Branislava is CEO and co/founder of a well-known company Infostud. She became an entrepreneur when she was only 20 years old. By education, she is a Communicology specialist. She won numerous awards for her work and some of the most important are: “Žena zmaj” award for female entrepreneurship, best 30 entrepreneurs under 30 in Serbia, her name appeared in a book “50 successful business women in Serbia” in 2009, “Elle Style Award” in 2012, and others.
SW: Dear Branislava, for a start, please tell us something about you and your job.
BGS: My job is to make sure that Infostud group is growing and developing – inside, by supporting our existing businesses, and out – by creating opportunities to expand on some other areas. While doing that, my focus is on the team. I want to make sure that we have a happy, strong and motivated team who provides excellent results and has financial stability. To be able to achieve all of this and to be content, my primary job is to balance between my business ambitions, my personal development, and my family.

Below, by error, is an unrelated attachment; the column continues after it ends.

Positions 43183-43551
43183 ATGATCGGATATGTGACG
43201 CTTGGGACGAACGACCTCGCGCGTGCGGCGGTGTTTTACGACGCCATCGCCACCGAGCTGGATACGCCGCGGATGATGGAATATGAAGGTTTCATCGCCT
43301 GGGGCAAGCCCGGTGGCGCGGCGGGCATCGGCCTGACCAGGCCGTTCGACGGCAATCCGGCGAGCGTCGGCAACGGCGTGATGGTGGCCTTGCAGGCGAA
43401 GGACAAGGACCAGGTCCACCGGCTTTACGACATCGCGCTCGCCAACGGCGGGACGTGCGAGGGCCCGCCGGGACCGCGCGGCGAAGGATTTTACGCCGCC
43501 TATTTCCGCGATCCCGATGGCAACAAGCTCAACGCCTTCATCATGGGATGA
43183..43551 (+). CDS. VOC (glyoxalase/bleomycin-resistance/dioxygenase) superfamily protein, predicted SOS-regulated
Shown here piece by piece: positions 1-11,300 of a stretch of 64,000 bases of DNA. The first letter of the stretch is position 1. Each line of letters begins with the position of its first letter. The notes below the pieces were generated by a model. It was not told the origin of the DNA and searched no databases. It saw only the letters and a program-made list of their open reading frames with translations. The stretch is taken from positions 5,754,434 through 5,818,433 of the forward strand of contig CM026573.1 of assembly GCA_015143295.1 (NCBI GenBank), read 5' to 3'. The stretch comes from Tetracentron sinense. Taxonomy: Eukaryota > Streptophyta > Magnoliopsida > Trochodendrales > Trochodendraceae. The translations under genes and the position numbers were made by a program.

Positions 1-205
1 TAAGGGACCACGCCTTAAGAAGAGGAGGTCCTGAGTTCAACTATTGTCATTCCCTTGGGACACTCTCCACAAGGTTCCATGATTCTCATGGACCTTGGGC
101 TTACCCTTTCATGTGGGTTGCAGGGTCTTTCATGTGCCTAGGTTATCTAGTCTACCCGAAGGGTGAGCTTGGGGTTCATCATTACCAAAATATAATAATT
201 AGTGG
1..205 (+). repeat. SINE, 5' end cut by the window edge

SW: You became an entrepreneur when you were only 20 years old. Can you describe your beginnings?
BGS: The beginning was quite a spontaneous. I never thought that it was something special. We just started to work, and we have devoted ourselves to the idea. It all came naturally. I was aware that I am just a kid, without any relevant experience, which was something that is quite visible when you are 20, and you want to sell something to the Dean of the Faculty. But, our youth didn’t stop us from moving forward and getting experience on the go. First moment when I realized that we are building a company was the moment when we first hired someone and moved to the real office and started introducing some organization in our work.
SW: Is it difficult to be a female entrepreneur in Serbia?
BGS: I believe that it is the same as being a male entrepreneur in Serbia. In my opinion, the difference can be significant only when a female entrepreneur wants to start a family. She needs to take some time off for her maternity leave and later she needs to take care of her children (which is a problem only if she don’t have proper support from her partner). This is why I believe that it is crucial to promote the idea of shared family care and even shared maternity leave (this is a general practice in Scandinavia, so why we wouldn’t try it, too).
SW: What is your advice to all women who want to be successful in business? How should they fight for their place in the business world?